LAS VEGAS--Wireless operator Clearwire is offering application developers in Silicon Valley free access to its 4G wireless network in the hopes that they will come up with cool applications for the new service.
Ben Wolff, co-chairman of the company, announced the new WiMax Innovation Network during a speech at the CTIA Wireless 2009 trade show here on Thursday.
The network will cover more than 20 square miles in the heart of Silicon Valley and will bring 4G wireless service to campuses of big technology companies, such as Google and Intel. Service is expected to be available to developers by late summer of this year. The company is offering the service free to developers for a year, but developers will have to pay $49.99 to buy a WiMax USB modem. To qualify, developers must register for Clearwire's developer program and describe the products or business ideas they wish to pursue.
"This is not a lab in some tall building," Wolff said during his speech. "This is a 20-square-mile sandbox that will give people the ability to really innovate."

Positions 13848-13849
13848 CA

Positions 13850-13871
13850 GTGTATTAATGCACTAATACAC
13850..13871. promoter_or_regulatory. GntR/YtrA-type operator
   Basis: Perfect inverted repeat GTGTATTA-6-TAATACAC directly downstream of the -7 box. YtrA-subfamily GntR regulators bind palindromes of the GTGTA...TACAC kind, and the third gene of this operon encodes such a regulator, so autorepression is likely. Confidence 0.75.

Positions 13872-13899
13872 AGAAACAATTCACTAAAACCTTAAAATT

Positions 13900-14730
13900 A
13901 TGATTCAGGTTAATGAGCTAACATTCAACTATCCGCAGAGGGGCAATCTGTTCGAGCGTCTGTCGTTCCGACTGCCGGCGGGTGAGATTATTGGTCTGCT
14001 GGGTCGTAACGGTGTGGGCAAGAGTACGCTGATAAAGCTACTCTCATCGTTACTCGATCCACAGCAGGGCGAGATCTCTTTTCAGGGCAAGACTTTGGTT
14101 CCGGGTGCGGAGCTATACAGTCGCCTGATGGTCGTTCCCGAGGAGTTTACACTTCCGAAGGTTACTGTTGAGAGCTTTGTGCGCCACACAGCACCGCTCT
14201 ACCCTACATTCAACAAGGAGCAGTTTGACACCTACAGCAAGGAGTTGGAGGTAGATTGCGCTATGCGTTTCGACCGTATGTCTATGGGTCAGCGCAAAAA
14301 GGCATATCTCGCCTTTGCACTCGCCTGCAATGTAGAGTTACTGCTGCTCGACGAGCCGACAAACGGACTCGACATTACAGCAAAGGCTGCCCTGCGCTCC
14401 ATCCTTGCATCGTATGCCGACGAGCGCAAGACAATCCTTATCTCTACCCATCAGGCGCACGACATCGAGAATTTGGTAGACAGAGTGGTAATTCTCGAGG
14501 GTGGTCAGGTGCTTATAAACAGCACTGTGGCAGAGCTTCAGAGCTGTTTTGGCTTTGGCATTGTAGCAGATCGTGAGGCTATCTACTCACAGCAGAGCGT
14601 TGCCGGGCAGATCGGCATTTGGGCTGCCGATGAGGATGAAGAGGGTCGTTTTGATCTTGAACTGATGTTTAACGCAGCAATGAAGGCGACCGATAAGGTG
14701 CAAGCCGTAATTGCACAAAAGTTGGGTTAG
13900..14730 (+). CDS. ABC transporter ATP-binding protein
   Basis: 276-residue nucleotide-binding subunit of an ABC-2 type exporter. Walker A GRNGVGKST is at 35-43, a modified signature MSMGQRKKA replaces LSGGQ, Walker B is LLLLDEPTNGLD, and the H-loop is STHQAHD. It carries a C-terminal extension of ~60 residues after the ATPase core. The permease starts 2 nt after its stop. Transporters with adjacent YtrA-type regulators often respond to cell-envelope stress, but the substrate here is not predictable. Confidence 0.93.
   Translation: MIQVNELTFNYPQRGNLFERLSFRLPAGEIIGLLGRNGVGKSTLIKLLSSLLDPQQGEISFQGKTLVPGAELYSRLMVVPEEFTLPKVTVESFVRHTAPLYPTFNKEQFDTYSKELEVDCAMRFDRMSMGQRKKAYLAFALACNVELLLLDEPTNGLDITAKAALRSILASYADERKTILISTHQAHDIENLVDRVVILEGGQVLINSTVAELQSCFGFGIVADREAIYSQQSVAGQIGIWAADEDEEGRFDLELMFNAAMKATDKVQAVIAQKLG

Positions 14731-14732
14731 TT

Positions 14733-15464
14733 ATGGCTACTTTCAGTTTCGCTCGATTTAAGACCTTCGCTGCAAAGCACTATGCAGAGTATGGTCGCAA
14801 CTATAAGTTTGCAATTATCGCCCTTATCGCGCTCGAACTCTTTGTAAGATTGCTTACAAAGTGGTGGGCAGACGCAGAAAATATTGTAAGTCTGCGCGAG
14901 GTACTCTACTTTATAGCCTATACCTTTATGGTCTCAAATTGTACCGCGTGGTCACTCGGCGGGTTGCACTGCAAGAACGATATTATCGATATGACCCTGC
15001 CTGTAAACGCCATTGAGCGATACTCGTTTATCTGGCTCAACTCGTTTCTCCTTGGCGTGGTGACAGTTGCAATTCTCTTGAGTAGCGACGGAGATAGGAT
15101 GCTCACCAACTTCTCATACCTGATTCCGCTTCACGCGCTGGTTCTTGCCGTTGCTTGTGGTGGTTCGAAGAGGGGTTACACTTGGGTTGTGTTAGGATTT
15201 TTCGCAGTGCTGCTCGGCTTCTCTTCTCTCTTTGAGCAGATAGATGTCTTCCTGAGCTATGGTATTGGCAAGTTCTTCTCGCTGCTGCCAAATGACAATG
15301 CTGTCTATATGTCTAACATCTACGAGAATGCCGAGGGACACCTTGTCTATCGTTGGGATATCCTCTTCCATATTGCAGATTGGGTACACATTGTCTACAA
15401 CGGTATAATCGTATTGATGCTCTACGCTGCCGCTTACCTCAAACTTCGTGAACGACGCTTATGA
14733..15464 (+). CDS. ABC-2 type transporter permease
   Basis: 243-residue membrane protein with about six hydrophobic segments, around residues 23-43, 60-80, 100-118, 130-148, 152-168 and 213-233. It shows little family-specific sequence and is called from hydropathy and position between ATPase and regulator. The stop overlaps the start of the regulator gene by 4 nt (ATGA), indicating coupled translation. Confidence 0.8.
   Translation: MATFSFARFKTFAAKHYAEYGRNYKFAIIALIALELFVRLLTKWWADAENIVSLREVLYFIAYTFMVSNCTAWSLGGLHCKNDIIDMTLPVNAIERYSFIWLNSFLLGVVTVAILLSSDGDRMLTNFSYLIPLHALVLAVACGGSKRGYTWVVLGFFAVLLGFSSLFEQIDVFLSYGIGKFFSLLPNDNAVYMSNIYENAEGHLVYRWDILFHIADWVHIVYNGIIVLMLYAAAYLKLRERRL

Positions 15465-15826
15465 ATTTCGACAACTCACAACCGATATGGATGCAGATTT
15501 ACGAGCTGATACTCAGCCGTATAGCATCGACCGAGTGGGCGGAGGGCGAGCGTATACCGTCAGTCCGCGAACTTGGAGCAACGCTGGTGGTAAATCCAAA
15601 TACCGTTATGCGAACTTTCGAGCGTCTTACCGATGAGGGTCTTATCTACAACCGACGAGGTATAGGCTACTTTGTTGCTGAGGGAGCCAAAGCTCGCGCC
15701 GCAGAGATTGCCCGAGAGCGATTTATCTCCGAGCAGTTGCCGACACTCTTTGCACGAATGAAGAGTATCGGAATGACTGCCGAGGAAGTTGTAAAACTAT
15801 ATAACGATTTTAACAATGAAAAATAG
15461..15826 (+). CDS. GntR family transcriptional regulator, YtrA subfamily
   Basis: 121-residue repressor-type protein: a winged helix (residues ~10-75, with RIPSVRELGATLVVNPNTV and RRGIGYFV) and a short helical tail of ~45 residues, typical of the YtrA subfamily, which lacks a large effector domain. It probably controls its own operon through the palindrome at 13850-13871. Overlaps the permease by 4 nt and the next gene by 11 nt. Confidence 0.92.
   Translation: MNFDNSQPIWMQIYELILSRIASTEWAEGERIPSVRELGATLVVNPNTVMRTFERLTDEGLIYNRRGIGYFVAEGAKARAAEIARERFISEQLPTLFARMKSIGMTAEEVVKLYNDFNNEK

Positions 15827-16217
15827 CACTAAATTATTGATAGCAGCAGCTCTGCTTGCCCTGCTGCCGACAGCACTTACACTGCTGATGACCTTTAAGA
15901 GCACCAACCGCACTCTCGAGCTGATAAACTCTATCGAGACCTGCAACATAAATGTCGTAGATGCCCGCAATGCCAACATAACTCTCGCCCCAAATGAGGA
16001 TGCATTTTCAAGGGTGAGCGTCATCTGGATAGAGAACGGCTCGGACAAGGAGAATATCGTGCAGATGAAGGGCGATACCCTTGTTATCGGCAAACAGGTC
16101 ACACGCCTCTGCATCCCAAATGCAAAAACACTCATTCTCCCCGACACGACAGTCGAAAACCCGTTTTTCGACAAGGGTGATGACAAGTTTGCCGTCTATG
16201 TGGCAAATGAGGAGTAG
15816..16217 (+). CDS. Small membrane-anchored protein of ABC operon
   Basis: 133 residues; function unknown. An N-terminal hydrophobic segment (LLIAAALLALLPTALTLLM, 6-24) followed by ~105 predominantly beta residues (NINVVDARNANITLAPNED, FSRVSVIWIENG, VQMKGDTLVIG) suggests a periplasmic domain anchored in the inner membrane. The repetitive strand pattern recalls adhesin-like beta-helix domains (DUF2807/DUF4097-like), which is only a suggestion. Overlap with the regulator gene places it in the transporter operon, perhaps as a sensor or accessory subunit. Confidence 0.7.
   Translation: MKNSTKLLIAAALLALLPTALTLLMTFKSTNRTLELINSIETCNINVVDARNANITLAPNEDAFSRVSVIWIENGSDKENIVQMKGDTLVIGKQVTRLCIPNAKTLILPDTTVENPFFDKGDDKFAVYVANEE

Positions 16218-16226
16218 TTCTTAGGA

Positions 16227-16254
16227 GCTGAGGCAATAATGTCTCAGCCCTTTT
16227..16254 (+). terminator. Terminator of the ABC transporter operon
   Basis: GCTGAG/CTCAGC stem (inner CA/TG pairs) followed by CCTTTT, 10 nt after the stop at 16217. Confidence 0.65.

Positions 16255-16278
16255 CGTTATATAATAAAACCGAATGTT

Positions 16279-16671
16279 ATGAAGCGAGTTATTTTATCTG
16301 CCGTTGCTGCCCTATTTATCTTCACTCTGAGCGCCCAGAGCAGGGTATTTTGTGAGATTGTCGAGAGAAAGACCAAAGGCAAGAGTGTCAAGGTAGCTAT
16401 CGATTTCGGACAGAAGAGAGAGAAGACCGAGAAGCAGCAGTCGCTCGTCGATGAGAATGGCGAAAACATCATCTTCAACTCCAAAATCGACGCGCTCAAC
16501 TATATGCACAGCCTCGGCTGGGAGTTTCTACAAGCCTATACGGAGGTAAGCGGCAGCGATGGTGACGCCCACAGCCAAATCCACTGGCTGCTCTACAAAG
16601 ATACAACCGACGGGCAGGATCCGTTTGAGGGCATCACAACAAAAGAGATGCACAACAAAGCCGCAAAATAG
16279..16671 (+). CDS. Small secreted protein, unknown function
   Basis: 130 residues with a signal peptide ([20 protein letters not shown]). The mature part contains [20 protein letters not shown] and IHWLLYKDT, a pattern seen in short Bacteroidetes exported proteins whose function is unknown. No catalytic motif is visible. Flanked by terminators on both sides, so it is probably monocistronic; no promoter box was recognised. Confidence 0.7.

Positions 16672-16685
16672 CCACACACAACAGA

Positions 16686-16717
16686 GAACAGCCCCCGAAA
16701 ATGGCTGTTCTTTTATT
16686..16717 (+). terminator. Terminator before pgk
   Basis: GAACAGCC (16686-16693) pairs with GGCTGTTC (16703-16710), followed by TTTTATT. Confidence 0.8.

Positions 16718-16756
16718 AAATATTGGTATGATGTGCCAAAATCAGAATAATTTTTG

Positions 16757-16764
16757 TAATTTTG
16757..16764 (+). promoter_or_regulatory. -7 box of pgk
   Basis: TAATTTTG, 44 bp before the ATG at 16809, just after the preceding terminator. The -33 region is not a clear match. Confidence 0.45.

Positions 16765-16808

Wolff added that the company decided to open the network up to developers because executives recognize the need for new applications to drive demand for its service.
"We know we need killer applications for our network," he said. "And we know we aren't the folks to build the best applications. That's not our core competency. So we are encouraging third parties to take advantage of our network."
Clearwire is building a nationwide wireless broadband network using a technology called WiMax. Late last year, it. And it has received billions of dollars in investment from Google, Intel, Comcast, and Time Warner.
The company currently offers service in two cities: Baltimore and Portland, Ore. And it's announced 10 more markets for later this year. By the end of 2010, the company plans to have service in over 80 markets with access to more than 120 million.
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